Wedding Homily: Steve and Tori

May 6, 2018

The following is the homily I delivered at the wedding of Steve and Tori, celebrated yesterday at St. Pius X Parish in Indianapolis:

I’d like to begin by talking about why all of you are here today. You each have a role in today’s ceremony and a responsibility to Steve and Tori.

Parents – you are the foundation. You have provided your children with the love and support they have needed, and I’m certain you will continue to do so in support of their marriage. They needed you growing up; they will need you moving forward.

Family and friends – you may think you are only here to kill time until the reception, where you will eat and drink at someone else’s expense. While I agree that free food does taste better, there is more to it. As much as you might like to just sit in the pew and become part of the scenery, you cannot; you should not.

You were included on Steve and Tori’s list. They thought carefully about who should be here today. You are here because they trust you. They will need your love and support, but they also need you to hold them accountable. They are depending on you to do that.

Listen carefully to the words of their vows. They are going to look one another in the eye and promise to love one another – for better or for worse, for richer and for poorer, in sickness and in health. Hold them accountable to those words.

Steve and Tori, you have a pretty big role too…but I’ll talk to you later.

**********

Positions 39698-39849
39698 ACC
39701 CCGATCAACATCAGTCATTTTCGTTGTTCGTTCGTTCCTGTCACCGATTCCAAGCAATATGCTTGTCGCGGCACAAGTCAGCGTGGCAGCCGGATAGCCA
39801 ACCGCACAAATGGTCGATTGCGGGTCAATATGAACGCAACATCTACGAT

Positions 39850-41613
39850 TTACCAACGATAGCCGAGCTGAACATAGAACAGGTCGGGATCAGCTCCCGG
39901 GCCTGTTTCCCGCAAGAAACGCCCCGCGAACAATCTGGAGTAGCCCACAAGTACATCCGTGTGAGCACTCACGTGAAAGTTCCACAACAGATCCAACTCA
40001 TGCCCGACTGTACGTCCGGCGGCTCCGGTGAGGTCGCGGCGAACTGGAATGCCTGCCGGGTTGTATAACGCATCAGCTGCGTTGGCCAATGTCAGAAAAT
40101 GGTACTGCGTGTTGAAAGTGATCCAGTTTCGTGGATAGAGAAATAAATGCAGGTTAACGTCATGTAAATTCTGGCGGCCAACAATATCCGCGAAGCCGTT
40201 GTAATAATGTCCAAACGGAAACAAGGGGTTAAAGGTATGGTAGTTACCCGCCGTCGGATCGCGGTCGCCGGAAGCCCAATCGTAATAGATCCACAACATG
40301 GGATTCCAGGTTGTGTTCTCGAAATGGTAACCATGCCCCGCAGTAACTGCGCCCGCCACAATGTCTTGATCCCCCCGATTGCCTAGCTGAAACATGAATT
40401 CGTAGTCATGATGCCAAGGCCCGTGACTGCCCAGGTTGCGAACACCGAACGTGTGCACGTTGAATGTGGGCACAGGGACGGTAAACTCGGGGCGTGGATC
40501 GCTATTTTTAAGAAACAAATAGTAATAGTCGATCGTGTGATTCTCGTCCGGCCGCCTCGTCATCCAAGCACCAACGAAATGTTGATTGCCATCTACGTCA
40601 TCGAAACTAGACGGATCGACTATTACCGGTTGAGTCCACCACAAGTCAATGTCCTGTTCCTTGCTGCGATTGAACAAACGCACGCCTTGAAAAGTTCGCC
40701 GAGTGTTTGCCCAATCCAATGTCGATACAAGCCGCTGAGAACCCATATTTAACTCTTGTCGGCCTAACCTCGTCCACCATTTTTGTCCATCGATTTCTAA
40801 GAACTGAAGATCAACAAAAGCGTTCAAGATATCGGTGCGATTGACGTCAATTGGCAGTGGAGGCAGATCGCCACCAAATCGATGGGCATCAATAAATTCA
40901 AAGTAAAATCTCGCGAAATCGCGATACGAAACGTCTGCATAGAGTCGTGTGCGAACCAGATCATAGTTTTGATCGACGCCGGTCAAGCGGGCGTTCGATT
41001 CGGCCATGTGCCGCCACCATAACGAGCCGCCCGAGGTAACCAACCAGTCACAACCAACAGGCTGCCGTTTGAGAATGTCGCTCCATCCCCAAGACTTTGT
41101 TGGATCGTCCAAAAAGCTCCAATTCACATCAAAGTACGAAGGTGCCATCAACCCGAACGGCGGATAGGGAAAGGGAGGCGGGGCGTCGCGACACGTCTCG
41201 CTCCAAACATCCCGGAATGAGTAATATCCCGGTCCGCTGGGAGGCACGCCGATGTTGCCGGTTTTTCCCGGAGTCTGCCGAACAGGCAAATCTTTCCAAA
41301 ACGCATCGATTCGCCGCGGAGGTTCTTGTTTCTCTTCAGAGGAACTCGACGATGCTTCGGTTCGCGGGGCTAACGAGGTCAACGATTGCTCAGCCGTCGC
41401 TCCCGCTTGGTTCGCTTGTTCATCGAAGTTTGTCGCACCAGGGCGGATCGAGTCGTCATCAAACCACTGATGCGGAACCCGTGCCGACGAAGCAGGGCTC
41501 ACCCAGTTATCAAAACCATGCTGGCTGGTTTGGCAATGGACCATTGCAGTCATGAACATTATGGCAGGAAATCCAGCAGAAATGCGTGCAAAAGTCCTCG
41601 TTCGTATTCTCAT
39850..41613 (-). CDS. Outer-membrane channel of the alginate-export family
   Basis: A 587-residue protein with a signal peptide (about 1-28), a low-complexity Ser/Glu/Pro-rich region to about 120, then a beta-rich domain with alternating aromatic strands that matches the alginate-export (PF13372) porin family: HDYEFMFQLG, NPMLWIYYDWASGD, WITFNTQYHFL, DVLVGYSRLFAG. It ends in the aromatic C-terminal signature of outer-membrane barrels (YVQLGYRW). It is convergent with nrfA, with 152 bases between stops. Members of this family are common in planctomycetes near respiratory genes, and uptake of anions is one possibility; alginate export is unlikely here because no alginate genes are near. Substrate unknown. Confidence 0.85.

Prior to a wedding ceremony, I give couples a few questions to answer in writing. I like to see how their collective thoughts and perspectives mesh.

I began by asking Steve and Tori what they would tell all of you to convince you that their marriage will be a success. Together they wrote that their marriage would be one in which they show a willingness to forgive one another. That response shows great insight! They are coming into marriage with eyes wide open. It won’t all be unicorns and rainbows. There will be challenges; mistakes will be made. Forgiveness is at the core of a loving relationship…a sacramental relationship.

To my earlier point, they also mentioned that they are confident they have the unwavering support of family and friends to keep them strong. Again, they are placing trust in all of you.

Question 2 asked why they wanted to get married in a church. I thought their response was beautiful. They said, simply, “We want God and everyone else to witness the love we have for one another. God is love and He will be our foundation.”

Those first two questions, Steve and Tori answered as a couple. There were two additional questions I asked them to respond to as individuals, and not to share their responses with one another.

I like doing this because their individual personalities come out, yet you can still see common threads running through their separate responses.

I asked, “What is your hope for your marriage?” While stated in slightly different ways, I appreciated that both Steve and Tori spoke of growth. Marriage is not the culminating event of their relationship; it is the beginning. The relationship will evolve and will need to continue to grow.